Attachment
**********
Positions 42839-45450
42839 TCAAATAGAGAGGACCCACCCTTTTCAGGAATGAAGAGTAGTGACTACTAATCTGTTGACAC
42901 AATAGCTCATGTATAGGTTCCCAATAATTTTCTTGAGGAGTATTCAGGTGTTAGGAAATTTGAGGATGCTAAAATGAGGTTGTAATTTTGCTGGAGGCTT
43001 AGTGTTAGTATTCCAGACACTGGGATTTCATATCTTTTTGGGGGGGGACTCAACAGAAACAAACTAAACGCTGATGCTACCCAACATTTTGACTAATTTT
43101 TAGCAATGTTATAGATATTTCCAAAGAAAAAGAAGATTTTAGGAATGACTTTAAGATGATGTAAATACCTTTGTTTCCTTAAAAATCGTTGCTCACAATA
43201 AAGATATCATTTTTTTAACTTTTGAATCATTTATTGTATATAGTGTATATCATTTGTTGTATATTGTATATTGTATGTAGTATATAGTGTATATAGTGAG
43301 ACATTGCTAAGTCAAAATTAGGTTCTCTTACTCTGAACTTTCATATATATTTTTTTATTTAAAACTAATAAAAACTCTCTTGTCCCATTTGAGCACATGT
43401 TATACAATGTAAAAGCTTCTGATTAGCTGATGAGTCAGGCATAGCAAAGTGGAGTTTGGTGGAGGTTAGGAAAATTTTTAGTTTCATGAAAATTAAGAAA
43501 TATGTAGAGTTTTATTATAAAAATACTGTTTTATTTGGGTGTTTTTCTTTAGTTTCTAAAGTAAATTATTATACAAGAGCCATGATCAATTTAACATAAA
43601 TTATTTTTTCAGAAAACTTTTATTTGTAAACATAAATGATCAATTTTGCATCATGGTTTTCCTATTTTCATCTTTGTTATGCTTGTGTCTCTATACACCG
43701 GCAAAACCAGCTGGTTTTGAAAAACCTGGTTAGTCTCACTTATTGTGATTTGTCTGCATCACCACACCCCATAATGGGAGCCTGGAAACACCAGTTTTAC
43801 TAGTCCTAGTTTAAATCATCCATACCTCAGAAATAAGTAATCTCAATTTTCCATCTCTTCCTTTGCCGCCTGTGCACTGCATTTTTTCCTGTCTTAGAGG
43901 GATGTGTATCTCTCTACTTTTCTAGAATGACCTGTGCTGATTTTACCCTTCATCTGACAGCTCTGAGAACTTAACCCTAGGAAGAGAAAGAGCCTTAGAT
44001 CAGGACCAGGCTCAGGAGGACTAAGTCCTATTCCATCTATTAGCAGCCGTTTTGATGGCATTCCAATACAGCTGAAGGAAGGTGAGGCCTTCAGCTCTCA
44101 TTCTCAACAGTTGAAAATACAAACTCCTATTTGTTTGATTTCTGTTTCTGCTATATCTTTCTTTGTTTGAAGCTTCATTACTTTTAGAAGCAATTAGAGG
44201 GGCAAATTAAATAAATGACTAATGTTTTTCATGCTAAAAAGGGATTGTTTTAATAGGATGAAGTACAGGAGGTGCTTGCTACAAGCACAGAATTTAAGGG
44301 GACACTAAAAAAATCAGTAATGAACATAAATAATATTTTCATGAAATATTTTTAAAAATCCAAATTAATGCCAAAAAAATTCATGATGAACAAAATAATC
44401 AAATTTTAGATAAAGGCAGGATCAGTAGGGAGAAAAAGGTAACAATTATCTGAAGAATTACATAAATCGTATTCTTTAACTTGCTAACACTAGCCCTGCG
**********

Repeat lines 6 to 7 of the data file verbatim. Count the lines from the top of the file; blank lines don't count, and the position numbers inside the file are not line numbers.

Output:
43201 AAGATATCATTTTTTTAACTTTTGAATCATTTATTGTATATAGTGTATATCATTTGTTGTATATTGTATATTGTATGTAGTATATAGTGTATATAGTGAG
43301 ACATTGCTAAGTCAAAATTAGGTTCTCTTACTCTGAACTTTCATATATATTTTTTTATTTAAAACTAATAAAAACTCTCTTGTCCCATTTGAGCACATGT